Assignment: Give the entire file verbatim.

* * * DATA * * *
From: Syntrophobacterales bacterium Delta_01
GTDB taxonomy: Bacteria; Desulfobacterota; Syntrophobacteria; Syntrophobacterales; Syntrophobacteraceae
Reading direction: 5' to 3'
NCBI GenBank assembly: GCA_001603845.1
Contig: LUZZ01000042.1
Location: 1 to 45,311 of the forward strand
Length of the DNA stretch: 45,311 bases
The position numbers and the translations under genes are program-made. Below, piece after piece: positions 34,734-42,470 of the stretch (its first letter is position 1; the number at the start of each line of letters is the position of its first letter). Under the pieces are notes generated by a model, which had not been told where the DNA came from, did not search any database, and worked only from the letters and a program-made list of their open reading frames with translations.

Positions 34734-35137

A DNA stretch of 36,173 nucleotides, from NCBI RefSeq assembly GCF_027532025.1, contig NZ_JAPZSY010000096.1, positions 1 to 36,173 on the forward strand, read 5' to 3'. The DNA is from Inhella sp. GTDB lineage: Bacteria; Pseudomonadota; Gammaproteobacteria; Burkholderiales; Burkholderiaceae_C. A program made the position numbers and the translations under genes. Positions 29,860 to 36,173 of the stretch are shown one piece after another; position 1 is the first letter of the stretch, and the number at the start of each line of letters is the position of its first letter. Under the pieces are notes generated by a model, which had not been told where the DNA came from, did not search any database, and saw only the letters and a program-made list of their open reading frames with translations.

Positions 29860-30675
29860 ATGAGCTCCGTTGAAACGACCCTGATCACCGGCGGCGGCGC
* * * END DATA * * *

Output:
From: Syntrophobacterales bacterium Delta_01
GTDB taxonomy: Bacteria; Desulfobacterota; Syntrophobacteria; Syntrophobacterales; Syntrophobacteraceae
Reading direction: 5' to 3'
NCBI GenBank assembly: GCA_001603845.1
Contig: LUZZ01000042.1
Location: 1 to 45,311 of the forward strand
Length of the DNA stretch: 45,311 bases
The position numbers and the translations under genes are program-made. Below, piece after piece: positions 34,734-42,470 of the stretch (its first letter is position 1; the number at the start of each line of letters is the position of its first letter). Under the pieces are notes generated by a model, which had not been told where the DNA came from, did not search any database, and worked only from the letters and a program-made list of their open reading frames with translations.

Positions 34734-35137

A DNA stretch of 36,173 nucleotides, from NCBI RefSeq assembly GCF_027532025.1, contig NZ_JAPZSY010000096.1, positions 1 to 36,173 on the forward strand, read 5' to 3'. The DNA is from Inhella sp. GTDB lineage: Bacteria; Pseudomonadota; Gammaproteobacteria; Burkholderiales; Burkholderiaceae_C. A program made the position numbers and the translations under genes. Positions 29,860 to 36,173 of the stretch are shown one piece after another; position 1 is the first letter of the stretch, and the number at the start of each line of letters is the position of its first letter. Under the pieces are notes generated by a model, which had not been told where the DNA came from, did not search any database, and saw only the letters and a program-made list of their open reading frames with translations.

Positions 29860-30675
29860 ATGAGCTCCGTTGAAACGACCCTGATCACCGGCGGCGGCGC